Having a Great Relationship with Money

I suspect some of the reasons you don’t have an awesome relationship with your money are very similar to the reasons why I didn’t have a healthy relationship with my finances.  Simply put, there were things I didn’t know.  I didn’t know 30% of my monthly income should go rent.  I didn’t know 20% of my income should go to my car (like all in… car note, insurance, gas, maintenance, etc.…). I didn’t realize only 10% of my income should go toward fabulous nights out and lord knows I had no clue that only 10% should be spent on retail therapy (the jury’s still out on this one).  

When I looked at money I only thought about what I could buy, not to be confused with what I could afford. This lead to spending habits I developed that look a lot like “retail addiction,” a sexier way of saying I had a spending problem.  A lot of women joke about it like, “haha I have a spending problem” or “my money is in my closet.”

When I talk about money as a relationship, I mean it literally.  For example, what would happen if you only looked at your husband/spouse/significant other once a month? What would happen if you only spoke to your husband/spouse/significant other when you needed something?  That wouldn’t make for a good relationship.   The same is true for your finances.  If you don’t have a handle on your relationship with money today, you need to check in daily with your money until you get to a good place with your bank account.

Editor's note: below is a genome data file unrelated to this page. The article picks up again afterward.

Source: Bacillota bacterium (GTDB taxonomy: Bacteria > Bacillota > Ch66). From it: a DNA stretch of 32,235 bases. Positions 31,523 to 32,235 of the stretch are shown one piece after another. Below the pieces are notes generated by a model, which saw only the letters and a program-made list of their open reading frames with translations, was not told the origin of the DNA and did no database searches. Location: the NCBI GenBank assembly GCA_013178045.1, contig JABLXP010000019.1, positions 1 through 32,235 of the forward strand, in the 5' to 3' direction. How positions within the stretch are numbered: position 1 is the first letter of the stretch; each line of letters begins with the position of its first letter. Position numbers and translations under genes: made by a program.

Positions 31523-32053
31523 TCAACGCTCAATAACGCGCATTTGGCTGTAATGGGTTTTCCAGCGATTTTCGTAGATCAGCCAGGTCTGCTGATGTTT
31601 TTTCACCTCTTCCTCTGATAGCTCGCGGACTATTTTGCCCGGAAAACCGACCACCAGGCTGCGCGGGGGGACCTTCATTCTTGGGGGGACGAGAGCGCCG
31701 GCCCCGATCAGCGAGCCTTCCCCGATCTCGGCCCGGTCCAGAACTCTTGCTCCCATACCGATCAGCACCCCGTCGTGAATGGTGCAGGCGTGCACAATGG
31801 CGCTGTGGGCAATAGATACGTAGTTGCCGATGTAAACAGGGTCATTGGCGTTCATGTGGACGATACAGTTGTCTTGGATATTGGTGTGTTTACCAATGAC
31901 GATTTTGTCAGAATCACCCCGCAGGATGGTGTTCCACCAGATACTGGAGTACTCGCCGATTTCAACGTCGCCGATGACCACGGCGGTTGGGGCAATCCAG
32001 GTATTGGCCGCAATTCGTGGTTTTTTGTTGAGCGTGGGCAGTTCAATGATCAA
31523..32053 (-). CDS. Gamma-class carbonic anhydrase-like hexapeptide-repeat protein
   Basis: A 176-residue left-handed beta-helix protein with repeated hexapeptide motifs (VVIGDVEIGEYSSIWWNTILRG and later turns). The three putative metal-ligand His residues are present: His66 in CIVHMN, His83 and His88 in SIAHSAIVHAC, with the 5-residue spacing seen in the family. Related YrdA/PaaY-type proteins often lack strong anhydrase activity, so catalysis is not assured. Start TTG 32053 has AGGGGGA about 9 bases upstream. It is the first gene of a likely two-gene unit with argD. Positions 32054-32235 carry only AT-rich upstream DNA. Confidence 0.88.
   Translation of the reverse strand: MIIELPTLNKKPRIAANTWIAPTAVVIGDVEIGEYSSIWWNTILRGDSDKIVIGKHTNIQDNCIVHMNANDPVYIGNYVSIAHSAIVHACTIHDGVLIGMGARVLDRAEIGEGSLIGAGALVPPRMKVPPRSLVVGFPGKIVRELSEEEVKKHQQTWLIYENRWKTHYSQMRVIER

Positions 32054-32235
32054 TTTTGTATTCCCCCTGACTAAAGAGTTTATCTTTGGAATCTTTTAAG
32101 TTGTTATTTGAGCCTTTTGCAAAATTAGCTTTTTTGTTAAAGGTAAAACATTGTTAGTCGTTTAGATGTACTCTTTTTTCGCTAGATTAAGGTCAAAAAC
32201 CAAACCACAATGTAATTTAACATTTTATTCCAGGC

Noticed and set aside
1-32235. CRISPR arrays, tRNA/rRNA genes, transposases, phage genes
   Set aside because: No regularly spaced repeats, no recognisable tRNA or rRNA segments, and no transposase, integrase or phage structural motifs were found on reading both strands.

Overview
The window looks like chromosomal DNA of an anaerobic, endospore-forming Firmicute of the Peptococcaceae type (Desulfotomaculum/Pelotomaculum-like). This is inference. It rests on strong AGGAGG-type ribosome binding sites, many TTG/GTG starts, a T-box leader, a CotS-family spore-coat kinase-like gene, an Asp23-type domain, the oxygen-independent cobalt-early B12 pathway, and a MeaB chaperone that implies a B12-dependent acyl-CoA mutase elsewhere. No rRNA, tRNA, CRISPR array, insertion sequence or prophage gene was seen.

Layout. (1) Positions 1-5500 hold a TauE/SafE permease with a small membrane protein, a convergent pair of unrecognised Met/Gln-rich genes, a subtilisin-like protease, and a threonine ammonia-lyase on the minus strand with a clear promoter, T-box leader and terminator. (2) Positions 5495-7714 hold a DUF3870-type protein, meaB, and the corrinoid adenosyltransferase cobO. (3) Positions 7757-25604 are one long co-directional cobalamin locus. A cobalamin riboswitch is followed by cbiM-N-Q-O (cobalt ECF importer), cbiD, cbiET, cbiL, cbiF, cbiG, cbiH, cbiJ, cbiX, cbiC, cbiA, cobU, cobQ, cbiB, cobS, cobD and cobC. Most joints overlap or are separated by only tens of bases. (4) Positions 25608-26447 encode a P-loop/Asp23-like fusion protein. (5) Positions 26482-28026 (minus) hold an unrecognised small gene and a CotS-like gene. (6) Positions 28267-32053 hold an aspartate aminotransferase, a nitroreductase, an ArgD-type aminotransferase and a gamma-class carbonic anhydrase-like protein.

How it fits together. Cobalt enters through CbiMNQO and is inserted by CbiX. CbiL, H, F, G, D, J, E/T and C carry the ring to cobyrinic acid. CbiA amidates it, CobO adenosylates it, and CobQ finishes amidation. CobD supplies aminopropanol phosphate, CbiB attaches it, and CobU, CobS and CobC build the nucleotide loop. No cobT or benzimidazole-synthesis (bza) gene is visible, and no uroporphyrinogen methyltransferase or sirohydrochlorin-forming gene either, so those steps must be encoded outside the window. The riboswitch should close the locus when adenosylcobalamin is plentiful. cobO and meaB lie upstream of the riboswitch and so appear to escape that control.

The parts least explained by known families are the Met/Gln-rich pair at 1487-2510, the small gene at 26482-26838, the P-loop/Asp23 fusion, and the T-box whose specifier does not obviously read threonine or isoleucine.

The money we think we’re not spending is the money that ends up getting us into the hole…the $5 coffee’s, the $15 eyeliner pencils…things that don’t seem like a big expenditure until you add them up at the end of the month. 

Money is the most important relationship in your life because it’s going to support you and the people around you for the duration of your life, possibly longer.  You owe it to yourself to start improving that relationship so you can go on to afford things that bring you genuine happiness, like more travel, financial freedom and the Zen of being debt-fee.